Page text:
Sonja: The evolution of the structure of this book, if mapped visually, would look like the tracks of a demented squirrel with a vestibular infection. As I mentioned, I started with Alison and entire chapters from her point-of-view were abandoned to the cutting room floor. Carole’s perspective came next, becoming larger and larger as I sought to comprehend her illness and how it figured into her personal story. That led me to her mother, Solange, with her own point-of-view, and that’s when the linear structure I had been developing blew up completely. Solange’s story, her love story and the side trip into Vermont history, the eugenics movement and the treatment of the mentally ill, grew so large it became an entity. I stood back and realized I needed to divide the book into sections: Parts I and III set in 1972 and Part II, Solange’s story and Carole’s childhood. I don’t recall when I added the fourth point-of-view, that of Janine, Carole’s sister. It felt necessary, given how the story had shifted from mostly Alison’s to mostly Carole’s.
I am an extremely organized person so believe me when I say that this process was unnerving at times. I often felt I’d never understand what this book was meant to be about. In the end, however (actually, a long time before I reached the end), I did understand, and it fell together in a way that satisfied me completely. What a journey!
Amy: Before the editing process began for you at Berkeley, how many months (years?) did it take for you to write this book? Was this a usual timeline for you, similar to your other books?
Sonja: The complete draft took about a year to write. It felt like five. I’m lucky that I don’t have to work another job in order to write and my nest is empty—no excuses for me! I write fairly polished drafts, so the manuscript was finalized three months after I finished the draft. Each successive book seems to take me longer to write, so a year was my new record.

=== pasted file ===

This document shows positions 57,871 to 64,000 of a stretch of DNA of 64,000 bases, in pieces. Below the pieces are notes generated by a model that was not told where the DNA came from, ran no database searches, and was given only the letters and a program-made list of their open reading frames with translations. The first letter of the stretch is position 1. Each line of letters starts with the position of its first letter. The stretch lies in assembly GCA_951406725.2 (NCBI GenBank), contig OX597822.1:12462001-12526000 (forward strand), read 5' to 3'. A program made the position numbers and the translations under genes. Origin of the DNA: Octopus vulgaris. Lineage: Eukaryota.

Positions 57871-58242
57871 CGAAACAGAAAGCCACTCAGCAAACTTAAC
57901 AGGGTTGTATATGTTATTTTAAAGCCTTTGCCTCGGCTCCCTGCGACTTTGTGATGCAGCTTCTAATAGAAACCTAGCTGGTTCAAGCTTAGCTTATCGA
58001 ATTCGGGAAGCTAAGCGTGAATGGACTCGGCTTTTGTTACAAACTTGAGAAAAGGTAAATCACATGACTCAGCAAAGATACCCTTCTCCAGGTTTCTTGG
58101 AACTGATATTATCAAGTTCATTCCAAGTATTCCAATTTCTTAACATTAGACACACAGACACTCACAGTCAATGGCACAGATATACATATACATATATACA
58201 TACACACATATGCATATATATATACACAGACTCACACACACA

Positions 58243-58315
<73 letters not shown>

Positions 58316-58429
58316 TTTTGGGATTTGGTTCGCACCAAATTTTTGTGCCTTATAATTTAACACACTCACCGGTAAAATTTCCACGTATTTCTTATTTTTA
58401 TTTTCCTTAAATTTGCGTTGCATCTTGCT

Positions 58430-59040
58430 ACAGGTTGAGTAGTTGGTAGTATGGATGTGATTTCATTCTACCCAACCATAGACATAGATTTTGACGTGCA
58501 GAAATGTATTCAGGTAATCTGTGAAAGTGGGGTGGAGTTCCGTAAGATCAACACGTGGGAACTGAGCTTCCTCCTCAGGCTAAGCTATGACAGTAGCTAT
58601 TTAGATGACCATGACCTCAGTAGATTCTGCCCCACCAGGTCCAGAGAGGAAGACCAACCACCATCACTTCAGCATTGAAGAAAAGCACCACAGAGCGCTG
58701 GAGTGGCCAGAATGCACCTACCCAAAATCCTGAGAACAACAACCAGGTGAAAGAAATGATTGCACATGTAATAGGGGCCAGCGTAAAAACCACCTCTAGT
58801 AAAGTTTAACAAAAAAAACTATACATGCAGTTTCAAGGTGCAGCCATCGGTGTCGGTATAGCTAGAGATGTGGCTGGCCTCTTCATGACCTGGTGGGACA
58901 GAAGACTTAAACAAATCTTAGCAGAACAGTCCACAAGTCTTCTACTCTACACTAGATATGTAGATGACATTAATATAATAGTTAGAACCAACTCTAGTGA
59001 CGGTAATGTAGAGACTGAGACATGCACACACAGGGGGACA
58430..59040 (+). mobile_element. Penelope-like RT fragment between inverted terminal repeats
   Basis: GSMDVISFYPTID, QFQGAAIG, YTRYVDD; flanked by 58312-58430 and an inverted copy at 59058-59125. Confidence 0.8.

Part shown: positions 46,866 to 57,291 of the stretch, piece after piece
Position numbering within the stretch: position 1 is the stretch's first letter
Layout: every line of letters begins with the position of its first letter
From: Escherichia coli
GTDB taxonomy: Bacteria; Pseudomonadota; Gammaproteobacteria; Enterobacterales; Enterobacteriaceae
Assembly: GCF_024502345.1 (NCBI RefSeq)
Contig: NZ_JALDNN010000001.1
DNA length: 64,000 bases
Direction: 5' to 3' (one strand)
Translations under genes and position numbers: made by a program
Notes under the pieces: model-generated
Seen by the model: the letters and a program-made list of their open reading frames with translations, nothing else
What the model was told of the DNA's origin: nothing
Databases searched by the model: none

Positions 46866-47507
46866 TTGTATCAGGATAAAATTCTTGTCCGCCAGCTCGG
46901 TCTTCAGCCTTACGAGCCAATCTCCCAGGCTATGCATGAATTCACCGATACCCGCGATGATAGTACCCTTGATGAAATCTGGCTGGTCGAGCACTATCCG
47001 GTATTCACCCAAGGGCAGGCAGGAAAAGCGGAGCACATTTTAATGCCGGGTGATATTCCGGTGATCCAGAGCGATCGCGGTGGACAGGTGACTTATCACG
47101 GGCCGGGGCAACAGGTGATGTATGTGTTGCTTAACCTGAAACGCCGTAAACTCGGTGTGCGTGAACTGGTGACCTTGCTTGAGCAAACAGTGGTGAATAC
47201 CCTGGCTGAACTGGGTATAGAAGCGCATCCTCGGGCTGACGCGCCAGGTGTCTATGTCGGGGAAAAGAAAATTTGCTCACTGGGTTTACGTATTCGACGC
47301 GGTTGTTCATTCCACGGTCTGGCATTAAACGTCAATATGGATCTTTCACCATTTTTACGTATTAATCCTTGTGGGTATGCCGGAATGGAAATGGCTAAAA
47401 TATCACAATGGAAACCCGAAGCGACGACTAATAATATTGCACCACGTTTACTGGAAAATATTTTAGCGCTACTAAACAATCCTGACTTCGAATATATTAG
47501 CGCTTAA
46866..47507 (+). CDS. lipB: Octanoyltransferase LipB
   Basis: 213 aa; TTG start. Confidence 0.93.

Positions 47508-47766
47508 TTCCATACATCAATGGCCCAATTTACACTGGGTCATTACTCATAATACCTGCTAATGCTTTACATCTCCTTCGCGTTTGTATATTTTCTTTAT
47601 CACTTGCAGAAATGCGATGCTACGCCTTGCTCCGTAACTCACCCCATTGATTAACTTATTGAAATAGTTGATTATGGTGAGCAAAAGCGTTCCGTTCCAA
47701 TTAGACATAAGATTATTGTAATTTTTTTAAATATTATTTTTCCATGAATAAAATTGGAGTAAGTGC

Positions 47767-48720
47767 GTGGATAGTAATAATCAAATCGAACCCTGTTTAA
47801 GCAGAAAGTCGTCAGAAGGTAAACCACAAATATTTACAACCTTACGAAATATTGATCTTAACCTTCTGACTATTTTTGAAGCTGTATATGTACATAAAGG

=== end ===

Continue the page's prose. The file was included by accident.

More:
Amy: Can you share with us what you’re working on now?
Sonja: I’m in between projects, a very strange and uncomfortable place for me. I submitted my next book, We Have No Title Yet, to my editor several weeks ago and now it is done and dusted! The story is about a modern mom, Suzanne, who, like many moms, has no white space in her planner. She finds a girl by the side of the road, a girl who has lived in the woods her entire life with her family but without contact with civilization. Suzanne rescues the girl but, as the story unfolds, perhaps it is Suzanne who is in need of rescue. The book will be released during the summer of 2018.
I will get going on a fresh page soon—right after I come home from my book tour the next couple weeks. I have a couple of ideas…
Amy: What’s some unconventional or surprising advice you would share with aspiring authors of women’s fiction?
Sonja: Don’t expect what you learn about one project to apply to the next. In my experience, the only certainty about the creative process is the lack of certainty, and what seemed like the perfect approach to the last book might be an abject failure for the next. It might be that I haven’t written enough books to see an overarching pattern in the process, something I can grab onto for the next book. Who knows? For now, the upside is that I’m unlikely to get bored since I never know exactly what I’m going to do next or how I’m going to do it. Stay tuned!
Thanks so much for spending some time with me, Amy. It’s always so fun to chat. And I’m excited for November and the release of your next book, Left for Chance! xo Sonja
Sonja Yoerg grew up in Stowe, Vermont, where she financed her college education by waitressing at the Trapp Family Lodge. She earned a Ph.D. in biological psychology from the University of California, Berkeley and wrote a nonfiction book about animal intelligence, Clever as a Fox (Bloomsbury USA, 2001). Her novels, House Broken (2015), Middle of Somewhere (2015), and All the Best People (2017), are published by Penguin/Berkley. Sonja lives with her husband in the Blue Ridge Mountains of Virginia.